Dallas–It is estimated that, worldwide, possession and use of mobile phones is almost four times higher than the ownership of personal computers; about 20 percent of all U.S. households are mobile only; and Gen-Y consistently lists the phone as the most important device they own.
With data like this readily available, the multifamily industry doesn’t need seminars on cellphone strategies to know that mobile usage is one of the hottest trends to watch out for. But a session such as the one held at the NMHC Technology Conference, aptly titled “Mobile Strategies,” helps the industry keep track of what their peers are doing, and to get ideas from the pioneers.
RAM Partners LLC rolled out their mobile site in the second quarter of this year. “We are very new to mobile strategies but we wanted to create a mobile website,” Brenda Lindner, senior vice president of operations at RAM Partners, says. “In the process, we learned that industry experts are the way to go. Critical things to consider are consistency and branding. Don’t go too outside the box from what the corporate site looks like on a computer.”
The company has decided not to go with an application for now, because of the various platforms that exist. “It turned out to be too expensive,” Lindner says.
Gables Residential had been dipping their toes in the mobile world during the last year and a half. “We are now in the process of refreshing our site to make it more mobile friendly,” says Lynette Hegeman, vice president of marketing at Gables. “The most important piece of this is to assess what you are trying to accomplish. Make it part of everything you are doing.”
Hegemen says mobile web users look for the following in order of preference: It has to be free; they have to get something in return; the intrusion should me minimum; they should be able to opt in and out; there should be informed content/units; it should be effortless and relevant.
Waterton Residential wanted something different, so the company hired industry experts for the functionality but went outside the industry for design. “But the site looks just like everybody else’s, so that did not work out,” says Gregory Lozinak, executive vice president and COO of Waterton.
All three companies’ sites are attracting more current residents as compared to prospective tenants, though ultimately that seems to be the goal. According to Lozinak, of their total mobile traffic, 39 percent is prospects and 61 percent is current residents. The functionality of the mobile site and the website is the same, with RAM’s mobile site offering current residents the option to pay rent on the go.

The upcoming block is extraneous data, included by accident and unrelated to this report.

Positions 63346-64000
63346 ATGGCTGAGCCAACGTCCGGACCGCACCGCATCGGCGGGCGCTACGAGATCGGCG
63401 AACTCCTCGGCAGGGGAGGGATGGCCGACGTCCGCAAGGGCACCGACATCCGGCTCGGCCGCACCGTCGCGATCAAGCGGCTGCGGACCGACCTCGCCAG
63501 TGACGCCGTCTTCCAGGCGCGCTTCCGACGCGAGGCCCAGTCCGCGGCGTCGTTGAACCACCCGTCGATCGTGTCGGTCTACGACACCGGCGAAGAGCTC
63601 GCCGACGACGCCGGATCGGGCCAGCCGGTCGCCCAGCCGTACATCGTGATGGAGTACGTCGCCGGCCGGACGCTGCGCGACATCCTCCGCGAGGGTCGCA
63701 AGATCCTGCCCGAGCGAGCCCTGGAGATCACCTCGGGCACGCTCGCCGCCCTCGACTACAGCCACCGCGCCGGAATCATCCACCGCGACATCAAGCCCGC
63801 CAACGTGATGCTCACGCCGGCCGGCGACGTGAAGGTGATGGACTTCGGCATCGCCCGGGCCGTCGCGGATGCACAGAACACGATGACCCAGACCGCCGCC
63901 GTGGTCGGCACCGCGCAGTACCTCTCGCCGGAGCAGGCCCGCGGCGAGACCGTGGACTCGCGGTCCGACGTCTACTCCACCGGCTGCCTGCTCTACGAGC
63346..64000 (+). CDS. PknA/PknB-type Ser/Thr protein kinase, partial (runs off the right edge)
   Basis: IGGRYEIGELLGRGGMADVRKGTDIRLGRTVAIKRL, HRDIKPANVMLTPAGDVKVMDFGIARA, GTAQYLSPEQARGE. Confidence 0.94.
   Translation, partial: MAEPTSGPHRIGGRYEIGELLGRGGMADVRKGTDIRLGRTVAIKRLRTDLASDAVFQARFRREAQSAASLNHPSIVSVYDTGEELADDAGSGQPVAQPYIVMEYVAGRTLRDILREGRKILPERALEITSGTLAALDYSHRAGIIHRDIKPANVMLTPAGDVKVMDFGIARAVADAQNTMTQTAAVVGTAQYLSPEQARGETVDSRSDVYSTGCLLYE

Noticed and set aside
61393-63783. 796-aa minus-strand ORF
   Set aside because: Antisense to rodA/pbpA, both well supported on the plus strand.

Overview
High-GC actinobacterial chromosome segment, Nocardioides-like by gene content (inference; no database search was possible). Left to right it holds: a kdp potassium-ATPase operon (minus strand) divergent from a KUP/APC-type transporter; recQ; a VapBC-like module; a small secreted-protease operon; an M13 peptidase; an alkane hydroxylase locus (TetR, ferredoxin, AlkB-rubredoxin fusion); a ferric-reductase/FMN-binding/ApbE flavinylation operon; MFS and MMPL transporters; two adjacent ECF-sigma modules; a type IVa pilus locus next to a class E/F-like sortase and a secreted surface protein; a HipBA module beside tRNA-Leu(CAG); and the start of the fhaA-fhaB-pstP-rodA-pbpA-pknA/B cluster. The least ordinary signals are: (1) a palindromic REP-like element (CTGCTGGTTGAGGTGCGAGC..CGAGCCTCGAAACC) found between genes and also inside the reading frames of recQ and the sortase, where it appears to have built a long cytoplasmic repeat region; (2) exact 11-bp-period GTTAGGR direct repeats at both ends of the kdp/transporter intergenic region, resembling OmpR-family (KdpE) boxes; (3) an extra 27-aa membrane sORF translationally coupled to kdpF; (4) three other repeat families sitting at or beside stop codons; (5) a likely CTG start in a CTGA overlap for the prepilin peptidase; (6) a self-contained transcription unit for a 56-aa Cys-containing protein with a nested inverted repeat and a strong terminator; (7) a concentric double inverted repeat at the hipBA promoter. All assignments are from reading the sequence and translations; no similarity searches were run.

What’s the deal with text messaging?
While text messaging is big and a preferred way to communicate for most young people, it has limited applications in the multifamily industry. “We haven’t found great success with texting from a marketing perspective, but we will continue to throw it out there and monitor it,” Lindner says.
Hegeman agrees. “We tested texting with several residents. The problem is that people have to opt into receiving text messages, and for people to be aware of that, you have to advertise. We did not get the response we were hoping for. I think it has a place in our industry, mostly in resident communications. But make sure to get permission from residents before sending them messages.”
Text messaging is an interactive experience, says Lozinak. “So you have to make sure that if you send a text, there is someone to respond to the replies or queries you might get. It’s still unclear as to how to get that interaction going. It works in case of communicating with residents, but from a marketing standpoint, what can you send them through text messages?”
Next in the world of mobile
Everyone agrees that QR barcodes are really changing things up. “You can load them with whatever you want,” Hegeman says. “They are easy and inexpensive. You can link them to Facebook, floor plans, videos and coupons. It could also just be an incentive, or a resident referral. We are very excited about it. The technology transcends across platforms, and no matter the smartphone, it will work. That’s what differentiates it from the applications side of things.” According to a survey done by Gables’ vendor, 71 percent of consumers are willing to use mobile barcodes.
The Mobile Marketing Ecosystem